Bluegrass music was introduced to the WHUS airwaves early in 1982 in an innocent sort of way. John Murphy, WHUS General Manager then and now, was hosting a Tuesday night talk show, and after the interview had ended, a new DJ named Bud Godreau would play bluegrass for the rest of the timeslot. Listeners requested that the bluegrass show be expanded, so it moved to a one-hour slot on Saturdays shortly thereafter. Listeners wanted more, though, so in September 1982, the bluegrass show – named The Magic Of Bluegrass by Bud’s wife, Gail – expanded to three hours on Sundays. Bud was the show's only host from its inception until UCONN student Kim Urbanik came on board as a co-host in 1986.
In 1989, a third bluegrass DJ came to join in the rotation – Neil Russ. For a time, Bud, Kim, and Neil alternated hosting duties on the show, each bringing their own spin on all things bluegrass. However, in 1990, Kim and Neil both left WHUS, and Bud remained as the show’s sole host. In 1992, Neil Russ returned to WHUS, this time with two new co-hosts: Marcel “Ye Ole Coyote” Huguenin and another UCONN undergrad (and fiddle player), Cathy Bumgarner.
With The Magic Of Bluegrass in the capable hands of Marcel, Neil, and Cathy, Bud decided to “retire” from the bluegrass radio airwaves. He continued to fill-in on the show from time-to-time until 1994.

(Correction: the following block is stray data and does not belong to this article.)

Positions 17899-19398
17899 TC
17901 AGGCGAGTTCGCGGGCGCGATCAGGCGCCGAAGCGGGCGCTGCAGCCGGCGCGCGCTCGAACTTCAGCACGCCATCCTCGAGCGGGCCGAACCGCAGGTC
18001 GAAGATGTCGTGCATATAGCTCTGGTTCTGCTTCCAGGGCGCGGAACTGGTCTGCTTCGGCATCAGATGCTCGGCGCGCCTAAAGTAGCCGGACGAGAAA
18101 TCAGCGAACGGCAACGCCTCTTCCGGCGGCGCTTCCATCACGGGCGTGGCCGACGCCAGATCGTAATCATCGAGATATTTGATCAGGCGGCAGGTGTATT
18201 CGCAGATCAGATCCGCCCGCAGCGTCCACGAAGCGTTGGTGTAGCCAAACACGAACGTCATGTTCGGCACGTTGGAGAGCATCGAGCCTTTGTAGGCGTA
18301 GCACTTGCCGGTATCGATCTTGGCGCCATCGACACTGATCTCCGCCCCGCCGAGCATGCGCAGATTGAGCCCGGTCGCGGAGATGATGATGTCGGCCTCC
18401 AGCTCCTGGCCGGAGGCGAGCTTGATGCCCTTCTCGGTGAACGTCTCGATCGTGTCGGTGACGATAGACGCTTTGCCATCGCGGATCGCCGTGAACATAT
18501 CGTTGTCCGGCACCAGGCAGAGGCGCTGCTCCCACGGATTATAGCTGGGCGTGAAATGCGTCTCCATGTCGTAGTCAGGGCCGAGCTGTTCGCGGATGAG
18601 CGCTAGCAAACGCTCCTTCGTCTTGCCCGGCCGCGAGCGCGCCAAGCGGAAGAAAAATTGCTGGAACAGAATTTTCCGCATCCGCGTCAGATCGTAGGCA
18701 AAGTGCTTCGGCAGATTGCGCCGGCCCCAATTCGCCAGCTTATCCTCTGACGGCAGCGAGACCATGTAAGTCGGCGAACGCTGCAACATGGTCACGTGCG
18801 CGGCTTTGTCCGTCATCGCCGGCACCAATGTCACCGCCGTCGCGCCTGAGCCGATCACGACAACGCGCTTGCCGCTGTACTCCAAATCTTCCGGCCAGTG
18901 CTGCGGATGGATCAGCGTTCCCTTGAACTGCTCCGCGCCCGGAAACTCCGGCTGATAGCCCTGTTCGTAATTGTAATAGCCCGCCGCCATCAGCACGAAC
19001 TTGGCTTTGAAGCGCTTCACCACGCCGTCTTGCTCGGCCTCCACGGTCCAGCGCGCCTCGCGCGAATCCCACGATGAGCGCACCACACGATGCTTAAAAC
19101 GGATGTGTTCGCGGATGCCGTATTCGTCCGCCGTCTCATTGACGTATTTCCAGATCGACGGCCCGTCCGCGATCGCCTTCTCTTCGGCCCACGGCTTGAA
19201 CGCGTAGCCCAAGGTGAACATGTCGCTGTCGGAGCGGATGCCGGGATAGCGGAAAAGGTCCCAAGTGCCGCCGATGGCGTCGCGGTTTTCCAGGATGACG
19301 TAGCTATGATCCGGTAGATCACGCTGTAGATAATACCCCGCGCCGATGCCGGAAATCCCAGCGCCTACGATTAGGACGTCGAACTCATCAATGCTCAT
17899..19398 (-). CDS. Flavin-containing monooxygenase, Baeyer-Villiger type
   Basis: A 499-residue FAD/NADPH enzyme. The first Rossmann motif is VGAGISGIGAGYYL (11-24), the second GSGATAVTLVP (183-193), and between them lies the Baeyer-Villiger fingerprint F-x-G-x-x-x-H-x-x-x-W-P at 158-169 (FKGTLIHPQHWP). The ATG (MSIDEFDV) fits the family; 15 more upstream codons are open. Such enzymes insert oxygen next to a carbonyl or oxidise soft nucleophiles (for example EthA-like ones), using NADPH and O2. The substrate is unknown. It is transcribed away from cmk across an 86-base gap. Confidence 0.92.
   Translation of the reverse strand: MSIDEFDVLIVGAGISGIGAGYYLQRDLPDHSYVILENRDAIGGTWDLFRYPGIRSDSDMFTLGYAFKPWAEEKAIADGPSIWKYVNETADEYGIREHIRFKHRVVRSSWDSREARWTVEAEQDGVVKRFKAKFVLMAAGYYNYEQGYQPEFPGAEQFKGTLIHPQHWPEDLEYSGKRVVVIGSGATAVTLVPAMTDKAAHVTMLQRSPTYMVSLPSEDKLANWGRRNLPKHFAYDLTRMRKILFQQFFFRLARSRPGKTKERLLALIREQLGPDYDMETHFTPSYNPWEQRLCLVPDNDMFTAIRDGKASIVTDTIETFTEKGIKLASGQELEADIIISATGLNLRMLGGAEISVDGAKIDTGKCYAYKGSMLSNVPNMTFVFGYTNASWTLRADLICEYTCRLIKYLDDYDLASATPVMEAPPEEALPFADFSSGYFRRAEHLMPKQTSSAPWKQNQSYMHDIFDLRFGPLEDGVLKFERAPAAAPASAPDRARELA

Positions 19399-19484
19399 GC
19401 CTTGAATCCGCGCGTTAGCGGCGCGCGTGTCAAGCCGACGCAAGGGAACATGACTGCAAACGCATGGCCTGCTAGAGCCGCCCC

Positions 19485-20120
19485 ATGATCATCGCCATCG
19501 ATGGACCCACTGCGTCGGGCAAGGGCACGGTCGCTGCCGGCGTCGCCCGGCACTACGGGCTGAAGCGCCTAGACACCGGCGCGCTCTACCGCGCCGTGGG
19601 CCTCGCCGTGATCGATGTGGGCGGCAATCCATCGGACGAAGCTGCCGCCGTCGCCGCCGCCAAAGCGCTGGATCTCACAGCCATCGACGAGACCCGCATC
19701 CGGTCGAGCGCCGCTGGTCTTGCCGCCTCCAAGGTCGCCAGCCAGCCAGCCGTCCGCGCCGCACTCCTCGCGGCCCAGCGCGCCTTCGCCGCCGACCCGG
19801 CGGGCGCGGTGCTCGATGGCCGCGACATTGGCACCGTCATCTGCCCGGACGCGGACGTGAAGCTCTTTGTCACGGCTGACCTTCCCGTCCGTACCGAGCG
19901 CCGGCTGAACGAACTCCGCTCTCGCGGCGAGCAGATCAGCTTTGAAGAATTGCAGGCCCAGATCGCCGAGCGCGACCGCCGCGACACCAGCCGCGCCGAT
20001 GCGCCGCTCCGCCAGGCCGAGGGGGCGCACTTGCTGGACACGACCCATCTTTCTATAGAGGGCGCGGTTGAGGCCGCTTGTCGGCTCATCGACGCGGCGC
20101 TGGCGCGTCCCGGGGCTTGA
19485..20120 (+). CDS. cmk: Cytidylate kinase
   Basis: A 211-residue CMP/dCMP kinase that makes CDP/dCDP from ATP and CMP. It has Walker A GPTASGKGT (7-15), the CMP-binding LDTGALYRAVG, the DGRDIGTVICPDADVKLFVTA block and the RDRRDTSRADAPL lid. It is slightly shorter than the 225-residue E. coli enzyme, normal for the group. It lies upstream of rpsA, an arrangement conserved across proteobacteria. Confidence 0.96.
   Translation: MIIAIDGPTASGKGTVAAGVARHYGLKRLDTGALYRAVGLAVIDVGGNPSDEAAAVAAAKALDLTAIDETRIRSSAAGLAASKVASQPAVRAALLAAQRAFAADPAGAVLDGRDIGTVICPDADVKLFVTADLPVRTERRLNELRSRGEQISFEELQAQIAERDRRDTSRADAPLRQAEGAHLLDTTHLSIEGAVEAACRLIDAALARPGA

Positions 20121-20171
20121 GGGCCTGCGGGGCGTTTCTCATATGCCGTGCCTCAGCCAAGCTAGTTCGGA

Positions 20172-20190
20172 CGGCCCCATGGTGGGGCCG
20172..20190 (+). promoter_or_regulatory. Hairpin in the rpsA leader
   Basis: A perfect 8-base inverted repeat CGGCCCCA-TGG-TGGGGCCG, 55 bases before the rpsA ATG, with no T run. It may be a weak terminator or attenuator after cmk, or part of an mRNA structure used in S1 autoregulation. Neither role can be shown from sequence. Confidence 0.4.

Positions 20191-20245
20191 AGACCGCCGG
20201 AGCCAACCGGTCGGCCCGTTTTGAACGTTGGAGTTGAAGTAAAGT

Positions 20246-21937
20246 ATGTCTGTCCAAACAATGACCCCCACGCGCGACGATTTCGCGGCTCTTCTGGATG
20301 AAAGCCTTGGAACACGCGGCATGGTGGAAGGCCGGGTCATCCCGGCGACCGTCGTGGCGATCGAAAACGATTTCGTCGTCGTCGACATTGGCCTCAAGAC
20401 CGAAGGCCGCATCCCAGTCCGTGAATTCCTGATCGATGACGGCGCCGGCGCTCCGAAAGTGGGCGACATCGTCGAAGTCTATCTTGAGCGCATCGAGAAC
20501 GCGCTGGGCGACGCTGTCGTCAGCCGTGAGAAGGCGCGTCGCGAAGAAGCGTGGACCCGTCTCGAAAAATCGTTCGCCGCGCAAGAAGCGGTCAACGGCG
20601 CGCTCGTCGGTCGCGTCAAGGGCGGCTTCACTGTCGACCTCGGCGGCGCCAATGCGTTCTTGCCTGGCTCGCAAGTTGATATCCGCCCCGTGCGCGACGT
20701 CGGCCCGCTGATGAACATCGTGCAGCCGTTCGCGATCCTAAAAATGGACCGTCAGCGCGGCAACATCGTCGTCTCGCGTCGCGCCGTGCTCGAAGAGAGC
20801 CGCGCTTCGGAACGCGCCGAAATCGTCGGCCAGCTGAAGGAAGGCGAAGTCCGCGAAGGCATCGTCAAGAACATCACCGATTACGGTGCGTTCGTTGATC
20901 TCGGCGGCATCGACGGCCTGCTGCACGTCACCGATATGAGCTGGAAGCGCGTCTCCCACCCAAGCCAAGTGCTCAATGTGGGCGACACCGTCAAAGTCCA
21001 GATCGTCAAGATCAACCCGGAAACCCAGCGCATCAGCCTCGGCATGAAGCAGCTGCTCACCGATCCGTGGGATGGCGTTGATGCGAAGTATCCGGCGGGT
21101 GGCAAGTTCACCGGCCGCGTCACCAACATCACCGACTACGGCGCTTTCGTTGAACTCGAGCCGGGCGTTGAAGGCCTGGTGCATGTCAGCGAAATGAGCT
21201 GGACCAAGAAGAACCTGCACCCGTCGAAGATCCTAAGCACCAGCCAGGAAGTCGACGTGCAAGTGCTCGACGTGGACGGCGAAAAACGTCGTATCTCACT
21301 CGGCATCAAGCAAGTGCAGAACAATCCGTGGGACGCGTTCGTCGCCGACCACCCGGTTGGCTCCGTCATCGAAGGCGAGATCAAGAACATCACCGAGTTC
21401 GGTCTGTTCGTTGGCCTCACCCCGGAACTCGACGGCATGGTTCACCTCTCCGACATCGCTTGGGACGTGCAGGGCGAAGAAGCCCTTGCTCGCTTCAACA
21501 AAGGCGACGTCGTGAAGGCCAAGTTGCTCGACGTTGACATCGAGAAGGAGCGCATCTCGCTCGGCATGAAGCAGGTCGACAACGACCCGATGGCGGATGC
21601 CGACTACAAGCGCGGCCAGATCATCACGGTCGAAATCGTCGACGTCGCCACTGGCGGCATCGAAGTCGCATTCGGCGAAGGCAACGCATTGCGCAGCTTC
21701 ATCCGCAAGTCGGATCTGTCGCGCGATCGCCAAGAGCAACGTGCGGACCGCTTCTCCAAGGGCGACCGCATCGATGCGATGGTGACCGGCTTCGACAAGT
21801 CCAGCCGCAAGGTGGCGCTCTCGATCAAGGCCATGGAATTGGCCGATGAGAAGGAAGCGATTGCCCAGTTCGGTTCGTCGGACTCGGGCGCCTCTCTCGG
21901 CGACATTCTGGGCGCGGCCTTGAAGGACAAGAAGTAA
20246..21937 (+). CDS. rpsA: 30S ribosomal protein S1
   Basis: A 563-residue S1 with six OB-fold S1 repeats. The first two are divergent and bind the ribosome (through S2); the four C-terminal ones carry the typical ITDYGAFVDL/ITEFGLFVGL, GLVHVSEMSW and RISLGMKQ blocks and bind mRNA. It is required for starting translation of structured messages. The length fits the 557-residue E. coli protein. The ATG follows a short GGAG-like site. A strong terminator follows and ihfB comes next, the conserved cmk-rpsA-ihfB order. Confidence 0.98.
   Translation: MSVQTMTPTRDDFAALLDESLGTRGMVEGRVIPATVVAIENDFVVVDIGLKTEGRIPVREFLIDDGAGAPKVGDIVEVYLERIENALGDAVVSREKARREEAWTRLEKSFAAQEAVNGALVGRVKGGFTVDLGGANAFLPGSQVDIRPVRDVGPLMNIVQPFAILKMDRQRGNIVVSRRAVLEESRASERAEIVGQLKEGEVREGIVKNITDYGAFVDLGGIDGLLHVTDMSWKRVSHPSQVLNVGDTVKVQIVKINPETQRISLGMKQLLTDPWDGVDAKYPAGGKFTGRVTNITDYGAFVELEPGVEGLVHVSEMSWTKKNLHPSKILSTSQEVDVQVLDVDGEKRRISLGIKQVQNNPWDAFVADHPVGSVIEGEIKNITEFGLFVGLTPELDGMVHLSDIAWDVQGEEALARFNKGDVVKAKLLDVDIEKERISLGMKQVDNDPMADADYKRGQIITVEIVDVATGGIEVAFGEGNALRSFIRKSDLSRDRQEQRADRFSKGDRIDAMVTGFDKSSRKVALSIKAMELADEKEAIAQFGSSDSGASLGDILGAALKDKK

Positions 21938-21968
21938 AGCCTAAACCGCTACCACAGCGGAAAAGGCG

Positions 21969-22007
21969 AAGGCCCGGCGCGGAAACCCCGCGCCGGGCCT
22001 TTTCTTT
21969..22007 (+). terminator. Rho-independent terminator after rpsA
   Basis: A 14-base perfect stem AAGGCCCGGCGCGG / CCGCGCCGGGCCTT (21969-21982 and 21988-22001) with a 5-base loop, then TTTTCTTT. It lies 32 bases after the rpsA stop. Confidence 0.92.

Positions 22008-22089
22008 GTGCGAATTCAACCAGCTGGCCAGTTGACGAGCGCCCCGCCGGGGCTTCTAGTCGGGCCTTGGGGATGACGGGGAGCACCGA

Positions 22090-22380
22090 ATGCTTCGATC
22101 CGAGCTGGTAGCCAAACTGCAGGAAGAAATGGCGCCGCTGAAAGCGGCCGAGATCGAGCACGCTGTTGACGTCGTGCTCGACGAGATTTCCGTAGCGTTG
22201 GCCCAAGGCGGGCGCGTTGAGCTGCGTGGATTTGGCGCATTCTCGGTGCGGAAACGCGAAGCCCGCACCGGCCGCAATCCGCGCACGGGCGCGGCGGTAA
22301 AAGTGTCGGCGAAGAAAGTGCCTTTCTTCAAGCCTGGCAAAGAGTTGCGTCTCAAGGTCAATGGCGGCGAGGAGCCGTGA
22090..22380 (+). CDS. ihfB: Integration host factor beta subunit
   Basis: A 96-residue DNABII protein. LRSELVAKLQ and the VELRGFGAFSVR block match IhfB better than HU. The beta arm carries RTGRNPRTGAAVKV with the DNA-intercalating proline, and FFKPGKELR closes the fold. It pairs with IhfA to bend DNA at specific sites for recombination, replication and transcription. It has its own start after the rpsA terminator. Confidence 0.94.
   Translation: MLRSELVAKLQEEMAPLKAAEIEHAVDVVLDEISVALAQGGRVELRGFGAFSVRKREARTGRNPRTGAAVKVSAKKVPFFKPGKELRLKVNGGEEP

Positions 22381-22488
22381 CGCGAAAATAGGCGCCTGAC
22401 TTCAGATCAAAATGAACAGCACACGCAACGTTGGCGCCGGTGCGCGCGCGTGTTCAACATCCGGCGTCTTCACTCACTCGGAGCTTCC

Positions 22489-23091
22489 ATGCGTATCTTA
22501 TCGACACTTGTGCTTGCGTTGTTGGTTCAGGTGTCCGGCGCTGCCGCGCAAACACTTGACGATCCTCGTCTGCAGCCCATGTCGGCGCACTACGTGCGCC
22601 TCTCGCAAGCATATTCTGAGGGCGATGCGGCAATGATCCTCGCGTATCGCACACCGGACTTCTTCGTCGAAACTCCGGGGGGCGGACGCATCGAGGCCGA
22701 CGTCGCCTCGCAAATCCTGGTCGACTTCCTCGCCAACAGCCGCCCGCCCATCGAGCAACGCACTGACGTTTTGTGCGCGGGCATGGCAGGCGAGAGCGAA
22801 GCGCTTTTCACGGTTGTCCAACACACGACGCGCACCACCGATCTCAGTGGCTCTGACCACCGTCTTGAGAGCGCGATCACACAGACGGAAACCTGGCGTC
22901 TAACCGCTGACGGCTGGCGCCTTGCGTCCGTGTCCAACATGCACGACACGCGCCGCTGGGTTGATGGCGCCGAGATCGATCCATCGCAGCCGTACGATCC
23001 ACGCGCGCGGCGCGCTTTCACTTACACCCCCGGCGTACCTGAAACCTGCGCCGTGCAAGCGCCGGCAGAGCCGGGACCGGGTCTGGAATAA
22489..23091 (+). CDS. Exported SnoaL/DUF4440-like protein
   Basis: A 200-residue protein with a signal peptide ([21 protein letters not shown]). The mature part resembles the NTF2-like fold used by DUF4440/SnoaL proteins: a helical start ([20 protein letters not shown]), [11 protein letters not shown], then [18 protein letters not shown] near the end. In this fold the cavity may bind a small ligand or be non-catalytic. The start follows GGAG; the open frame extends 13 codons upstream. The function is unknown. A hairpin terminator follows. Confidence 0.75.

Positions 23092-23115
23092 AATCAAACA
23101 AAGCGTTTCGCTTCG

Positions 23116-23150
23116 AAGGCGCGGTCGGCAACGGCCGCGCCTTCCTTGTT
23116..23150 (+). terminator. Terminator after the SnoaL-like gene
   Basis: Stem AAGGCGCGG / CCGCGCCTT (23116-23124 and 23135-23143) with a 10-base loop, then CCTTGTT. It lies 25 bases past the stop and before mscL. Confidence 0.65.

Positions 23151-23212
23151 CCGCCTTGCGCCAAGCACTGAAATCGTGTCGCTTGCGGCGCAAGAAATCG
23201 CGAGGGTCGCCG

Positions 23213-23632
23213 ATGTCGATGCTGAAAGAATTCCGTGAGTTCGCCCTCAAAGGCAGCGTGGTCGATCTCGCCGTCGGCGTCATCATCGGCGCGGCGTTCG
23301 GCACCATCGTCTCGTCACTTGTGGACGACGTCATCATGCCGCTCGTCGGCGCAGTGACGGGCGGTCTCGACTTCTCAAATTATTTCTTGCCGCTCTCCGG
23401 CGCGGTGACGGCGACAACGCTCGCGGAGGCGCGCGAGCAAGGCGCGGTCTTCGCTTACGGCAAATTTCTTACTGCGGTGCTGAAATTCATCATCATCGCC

After Bud’s departure, the “Ole Coyote” became the main host of The Magic Of Bluegrass. Cathy and Neil continued to help him out on the airwaves, and soon thereafter, John Thomas (aka JT) joined in the mix. Toward the end of Marcel’s adio time at WHUS, Myrna Riquier joined the bluegrass staff to assist with production and other behind-the-scenes sort of work. Marcel remained at the helm of the show until his retirement and relocation to North Carolina in August of 2000. His tenure as the show’s host remains it’s second longest, after that of the show’s founder, Bud Godreau.
Tom Bowman came to WHUS in September of 2000. He initially changed the show's name to Mostly Bluegrass, but later renamed it Bluegrass Café. About the same time, Kim (Urbanik) Cyr returned to the WHUS airwaves to share the host spot with Tom. In the spring of 2001, Myrna recruited Amy Orlomoski, who joined in to serve as an occasional host of the program.
In the fall of 2003, further recruiting brought Bluegrass Café two more hosts, Bob Flagg and Cindy White. By the spring of 2004, though, both Kim and Tom had departed Bluegrass Café and in the spring of 2005, Bob and Cindy left, as well. In the summer of 2005, Myrna recruited two more willing bluegrass programmers, Jim Beaver, Jr. and Marti Harmon. Jim and Marti were so enthusiastic about being on the air that they began their own show of traditional music at WHUS (called Red Rooster Party) in the fall of 2005.
As we approach our 25th year of broadcasting bluegrass at WHUS, the Bluegrass Café remains on the air with Amy and Jim, ably assisted by Marti and our show producer, Myrna. We continue to keep our listeners updated on all things bluegrass: new music, classic bluegrass, interviews, giveaways, even occasional live performances. When you’re in our southern New England listening area, we invite you to join us the “old-fashioned” way at 91.7 on your FM dial every Sunday from 4:00-7:00PM EST. You can also listen to our streaming broadcast at www.whus.org.
Friday, June 09, 2006
History of Bluegrass at WHUS
For those who might be curious, here's a summary of how Bluegrass found its way to the airwaves at WHUS: